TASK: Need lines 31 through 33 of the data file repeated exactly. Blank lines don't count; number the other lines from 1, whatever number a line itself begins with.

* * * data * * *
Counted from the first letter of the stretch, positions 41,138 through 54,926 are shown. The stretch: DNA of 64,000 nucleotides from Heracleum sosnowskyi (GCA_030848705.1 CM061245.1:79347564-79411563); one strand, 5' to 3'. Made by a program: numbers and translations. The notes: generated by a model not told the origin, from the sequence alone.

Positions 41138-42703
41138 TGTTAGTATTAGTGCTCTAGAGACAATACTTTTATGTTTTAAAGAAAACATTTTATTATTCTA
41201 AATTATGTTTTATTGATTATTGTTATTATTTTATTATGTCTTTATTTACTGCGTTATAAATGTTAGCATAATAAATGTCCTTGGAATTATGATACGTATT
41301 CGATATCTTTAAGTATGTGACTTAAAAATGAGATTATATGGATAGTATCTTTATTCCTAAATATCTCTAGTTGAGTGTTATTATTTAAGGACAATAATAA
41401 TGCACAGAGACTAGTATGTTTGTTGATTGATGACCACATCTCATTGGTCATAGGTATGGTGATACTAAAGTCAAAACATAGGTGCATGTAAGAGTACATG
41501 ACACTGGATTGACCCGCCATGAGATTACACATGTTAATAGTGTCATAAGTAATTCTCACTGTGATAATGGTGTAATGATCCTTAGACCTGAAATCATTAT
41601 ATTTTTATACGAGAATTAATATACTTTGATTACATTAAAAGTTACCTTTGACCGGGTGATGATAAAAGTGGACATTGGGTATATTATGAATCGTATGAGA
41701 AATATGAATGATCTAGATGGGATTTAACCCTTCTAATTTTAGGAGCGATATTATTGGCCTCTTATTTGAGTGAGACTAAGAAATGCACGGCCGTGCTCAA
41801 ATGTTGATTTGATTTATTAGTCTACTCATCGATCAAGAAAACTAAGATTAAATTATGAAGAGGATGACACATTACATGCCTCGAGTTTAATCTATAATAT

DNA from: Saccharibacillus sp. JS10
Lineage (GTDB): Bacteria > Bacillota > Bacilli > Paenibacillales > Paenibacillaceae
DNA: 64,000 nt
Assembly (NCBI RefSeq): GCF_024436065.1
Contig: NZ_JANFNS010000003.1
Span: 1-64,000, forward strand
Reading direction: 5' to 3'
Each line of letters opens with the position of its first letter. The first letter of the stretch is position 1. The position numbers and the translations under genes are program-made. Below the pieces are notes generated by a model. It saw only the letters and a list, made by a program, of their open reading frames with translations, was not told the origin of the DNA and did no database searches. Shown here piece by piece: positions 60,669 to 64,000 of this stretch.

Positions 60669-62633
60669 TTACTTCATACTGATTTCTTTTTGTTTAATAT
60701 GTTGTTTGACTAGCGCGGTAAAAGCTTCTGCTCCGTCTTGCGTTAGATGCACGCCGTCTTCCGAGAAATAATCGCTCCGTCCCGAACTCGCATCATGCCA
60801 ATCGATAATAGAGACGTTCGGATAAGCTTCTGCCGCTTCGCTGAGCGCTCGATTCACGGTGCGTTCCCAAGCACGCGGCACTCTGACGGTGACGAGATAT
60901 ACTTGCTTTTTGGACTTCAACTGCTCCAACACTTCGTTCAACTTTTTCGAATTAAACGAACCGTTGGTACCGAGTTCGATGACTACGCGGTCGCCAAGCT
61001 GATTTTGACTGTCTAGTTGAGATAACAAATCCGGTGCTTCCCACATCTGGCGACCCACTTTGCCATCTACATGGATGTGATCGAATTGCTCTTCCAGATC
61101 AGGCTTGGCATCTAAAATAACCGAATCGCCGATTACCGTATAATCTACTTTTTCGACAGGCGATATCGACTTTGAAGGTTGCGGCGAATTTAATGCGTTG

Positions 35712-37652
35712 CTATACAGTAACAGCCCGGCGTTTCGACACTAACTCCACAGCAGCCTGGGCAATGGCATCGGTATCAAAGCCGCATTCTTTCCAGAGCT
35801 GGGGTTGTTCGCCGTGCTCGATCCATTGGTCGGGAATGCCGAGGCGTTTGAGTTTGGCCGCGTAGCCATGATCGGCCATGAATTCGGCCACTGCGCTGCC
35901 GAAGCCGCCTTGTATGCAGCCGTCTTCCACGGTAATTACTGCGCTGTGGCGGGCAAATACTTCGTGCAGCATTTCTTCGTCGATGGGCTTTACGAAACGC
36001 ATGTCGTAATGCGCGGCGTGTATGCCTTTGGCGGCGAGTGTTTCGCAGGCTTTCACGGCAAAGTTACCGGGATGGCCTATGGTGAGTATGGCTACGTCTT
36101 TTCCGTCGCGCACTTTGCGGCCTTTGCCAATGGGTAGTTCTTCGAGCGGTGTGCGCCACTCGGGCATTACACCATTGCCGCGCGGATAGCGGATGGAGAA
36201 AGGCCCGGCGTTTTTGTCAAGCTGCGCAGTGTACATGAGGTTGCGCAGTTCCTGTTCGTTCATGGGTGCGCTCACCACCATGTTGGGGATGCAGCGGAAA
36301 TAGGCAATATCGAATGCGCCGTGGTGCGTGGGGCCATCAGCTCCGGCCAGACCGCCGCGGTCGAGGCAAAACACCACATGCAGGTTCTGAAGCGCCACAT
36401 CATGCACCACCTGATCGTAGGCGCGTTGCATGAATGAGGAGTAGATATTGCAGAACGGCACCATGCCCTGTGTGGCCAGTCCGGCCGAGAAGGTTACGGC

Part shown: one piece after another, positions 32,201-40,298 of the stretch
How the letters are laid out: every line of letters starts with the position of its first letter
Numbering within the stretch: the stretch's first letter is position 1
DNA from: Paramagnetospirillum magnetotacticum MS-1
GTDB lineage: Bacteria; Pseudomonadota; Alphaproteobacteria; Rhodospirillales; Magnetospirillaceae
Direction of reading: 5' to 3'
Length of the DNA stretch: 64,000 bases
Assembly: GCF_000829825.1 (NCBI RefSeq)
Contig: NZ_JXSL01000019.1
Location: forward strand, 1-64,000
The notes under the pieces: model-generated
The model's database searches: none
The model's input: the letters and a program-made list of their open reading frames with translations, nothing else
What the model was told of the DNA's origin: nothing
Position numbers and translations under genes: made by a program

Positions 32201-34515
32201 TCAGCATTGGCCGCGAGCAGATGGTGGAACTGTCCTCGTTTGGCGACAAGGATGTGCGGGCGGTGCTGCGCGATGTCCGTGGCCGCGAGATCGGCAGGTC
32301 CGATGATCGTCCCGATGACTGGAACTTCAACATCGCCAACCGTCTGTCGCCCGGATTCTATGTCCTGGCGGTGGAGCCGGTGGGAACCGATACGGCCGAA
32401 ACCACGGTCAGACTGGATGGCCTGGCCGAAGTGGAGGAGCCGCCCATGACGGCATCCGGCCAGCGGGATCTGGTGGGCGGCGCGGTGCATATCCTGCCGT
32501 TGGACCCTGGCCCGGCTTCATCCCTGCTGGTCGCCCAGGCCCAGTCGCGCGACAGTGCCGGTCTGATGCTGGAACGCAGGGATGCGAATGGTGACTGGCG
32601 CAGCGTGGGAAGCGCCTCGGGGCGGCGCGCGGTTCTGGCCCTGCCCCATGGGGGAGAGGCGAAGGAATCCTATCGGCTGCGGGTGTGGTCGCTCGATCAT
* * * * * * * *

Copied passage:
36101 TTCCGTCGCGCACTTTGCGGCCTTTGCCAATGGGTAGTTCTTCGAGCGGTGTGCGCCACTCGGGCATTACACCATTGCCGCGCGGATAGCGGATGGAGAA
36201 AGGCCCGGCGTTTTTGTCAAGCTGCGCAGTGTACATGAGGTTGCGCAGTTCCTGTTCGTTCATGGGTGCGCTCACCACCATGTTGGGGATGCAGCGGAAA
36301 TAGGCAATATCGAATGCGCCGTGGTGCGTGGGGCCATCAGCTCCGGCCAGACCGCCGCGGTCGAGGCAAAACACCACATGCAGGTTCTGAAGCGCCACAT